Robert Todd: overlooking big achievements

Marie-Catherine Mousseau


Robert Todd of Todd’s paralysis

Robert Bentley Todd is best remembered for Todd’s paralysis – or post-epileptic paralysis – the temporary stiffening of the limbs that may follow some seizures. But as we shall see, this is a tiny fraction of what this forgotten great Irish figure contributed to the field of epilepsy, and even to neuroscience and neurology.

Born in 1809 in Dublin as the fourth child and second son of 15 siblings, Robert Todd came from an influential family. His father was president of the Royal College of Surgeons and his brother of the Royal Irish Academy. Educated at Trinity College Dublin and at Royal College of Surgeons of Ireland, Todd later moved to London, where he helped establish King’s College Hospital in 1840 and built a reputation as an outstanding physician and teacher.

However, according to Dr. Edwards Reynolds, Consultant Neurologist at King’s College Hospital in London and leading authority on the life and career of Robert Bentley Todd, the Irish doctor was much more than that. “He was the UK’s first outstanding neurologist and neuroscientist … before these disciplines existed,” he noted, speaking at a lecture organized in Trinity by Brainwave, The Irish Epilepsy Association.

The years 1838-1839 had seen a fundamental advance in our understanding of biology; this was the realization by Schleiden and Schwann that all plants and animals are composed of cells. Robert Todd was the first to apply the cell theory to the nervous system, and first to recognize the continuity of axons and dendrites to cell bodies.

But as explained by Dr. Reynolds, Todd’s contribution to the understanding of the brain went well beyond the mere description of its components. “Todd was undoubtedly the first to understand the function of neurones. He saw neurones as a kind of battery, and understood that polarization and depolarization processes involving particles accounted for conduction.” Dr. Reynolds added: “He realized that what he called ‘nervous polarity’ was analogous to voltaic electricity, while not exactly the same.” In other words, as early as the 1840s, Robert Todd was the first to develop and confirm the electrical concept of brain activity.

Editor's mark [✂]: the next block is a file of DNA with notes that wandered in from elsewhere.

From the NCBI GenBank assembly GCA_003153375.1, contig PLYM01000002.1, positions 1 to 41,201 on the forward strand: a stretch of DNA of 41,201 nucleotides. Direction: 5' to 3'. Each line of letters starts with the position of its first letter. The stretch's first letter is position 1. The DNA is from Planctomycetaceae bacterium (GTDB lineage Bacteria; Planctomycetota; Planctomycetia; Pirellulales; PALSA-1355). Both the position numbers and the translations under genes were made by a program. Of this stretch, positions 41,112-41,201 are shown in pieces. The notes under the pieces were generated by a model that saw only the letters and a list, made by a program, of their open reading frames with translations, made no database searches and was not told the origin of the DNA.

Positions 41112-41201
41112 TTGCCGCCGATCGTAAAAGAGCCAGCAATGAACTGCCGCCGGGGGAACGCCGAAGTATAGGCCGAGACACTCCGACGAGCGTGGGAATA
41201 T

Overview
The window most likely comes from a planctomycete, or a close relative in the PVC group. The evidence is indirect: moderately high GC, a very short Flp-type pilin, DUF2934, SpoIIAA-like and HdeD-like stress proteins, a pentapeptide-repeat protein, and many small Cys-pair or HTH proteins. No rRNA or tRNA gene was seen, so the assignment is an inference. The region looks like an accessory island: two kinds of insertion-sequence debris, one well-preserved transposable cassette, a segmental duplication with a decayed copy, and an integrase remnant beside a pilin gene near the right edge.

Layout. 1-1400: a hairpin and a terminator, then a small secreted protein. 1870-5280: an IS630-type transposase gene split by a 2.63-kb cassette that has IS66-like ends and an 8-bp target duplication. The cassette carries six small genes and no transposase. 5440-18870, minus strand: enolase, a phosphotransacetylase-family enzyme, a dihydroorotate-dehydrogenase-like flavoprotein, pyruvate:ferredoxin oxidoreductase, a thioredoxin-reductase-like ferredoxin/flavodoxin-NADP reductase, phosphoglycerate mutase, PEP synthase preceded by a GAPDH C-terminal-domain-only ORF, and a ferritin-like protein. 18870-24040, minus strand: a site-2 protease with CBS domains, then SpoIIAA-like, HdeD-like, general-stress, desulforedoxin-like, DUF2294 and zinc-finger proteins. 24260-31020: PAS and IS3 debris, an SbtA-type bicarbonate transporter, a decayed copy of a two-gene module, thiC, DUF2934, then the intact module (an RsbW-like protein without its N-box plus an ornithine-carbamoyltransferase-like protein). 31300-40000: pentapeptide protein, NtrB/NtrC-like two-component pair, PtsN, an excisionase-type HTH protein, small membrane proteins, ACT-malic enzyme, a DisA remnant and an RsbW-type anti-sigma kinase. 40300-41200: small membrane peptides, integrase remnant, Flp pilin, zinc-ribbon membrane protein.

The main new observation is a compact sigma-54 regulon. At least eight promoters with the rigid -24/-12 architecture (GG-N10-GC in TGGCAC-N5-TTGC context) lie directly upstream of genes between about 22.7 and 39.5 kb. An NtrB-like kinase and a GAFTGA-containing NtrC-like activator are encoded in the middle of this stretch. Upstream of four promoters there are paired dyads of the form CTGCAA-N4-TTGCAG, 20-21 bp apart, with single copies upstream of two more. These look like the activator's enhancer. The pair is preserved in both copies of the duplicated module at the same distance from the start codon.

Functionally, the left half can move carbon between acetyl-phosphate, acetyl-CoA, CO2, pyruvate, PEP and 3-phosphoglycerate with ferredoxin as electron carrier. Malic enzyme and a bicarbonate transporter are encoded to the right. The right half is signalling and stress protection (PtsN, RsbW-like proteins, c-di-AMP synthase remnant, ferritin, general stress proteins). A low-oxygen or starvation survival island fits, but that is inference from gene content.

In this inspired insight the physician was largely influenced by Michael Faraday, the greatest electrical scientist of all time, with whom he closely collaborated. Driven by Faraday’s concepts, Todd recognized that the Schwann structure around neurons was an insulation to facilitate conduction. From Faraday as well he got the idea of using the term “disruptive discharge” in relation to epilepsy.

The current view at the time was that epilepsy was a circulatory disorder. Todd’s insight of an electrical brain activity led him to develop a radically new theory to account for epilepsy – a theory of epilepsy based on electrical discharges in the brain – making him the first man to identify the role of electricity in the condition. Todd presented his new theories in a series of Lumelian lectures to the Royal College of Physicians in 1849.

In spite of these, it took a long time for medicine and biology to catch up with what Robert Todd had predicted. The old circulatory theory of epilepsy persisted until the end of the 19th century, and well into the 20th, until the German psychiatrist Hans Berger made the first electrical recording of the human brain in 1924. In the 1870s, that is some thirty years after Todd’s discovery, Jackson, Hitzig, and Ferrier developed the concept of excitability and used the term discharge in relation to brain activity – but with no true understanding of electromagnetism and completely overlooking Todd’s pioneering work. Another 30 years later, Cajal and Golgi came up with their neurone doctrine, which gave them the Nobel Prize in 1906. But here again, there was no mention of Todd’s precursory insights.

It took up to the mid-twentieth century, with the critical work of another set of Nobel Prize winners, Hodgkin and Huxley (1963), to describe the precise role of ionic particles (including sodium, chloride and potassium) to account for neuronal transmission – the same polarized/depolarized particles that were intuited by Todd more than a century earlier.

In 1860, Robert Bentley Todd died prematurely at the age of 51 from a gastric hemorrhage. His reputation faded away long before his predictions turned out to be true and people could acknowledge his contribution. He was far too ahead of his time.



MARIE-CATHERINE MOUSSEAU, PhD, holds a doctorate in neurosciences and is the editor of the Irish medical directory MIMS Ireland. She is also a freelance medical and science journalist in Dublin.


Highlighted in Frontispiece Spring 2015 – Volume 7, Issue 2
Spring 2015  |  Sections  |  Physicians of Note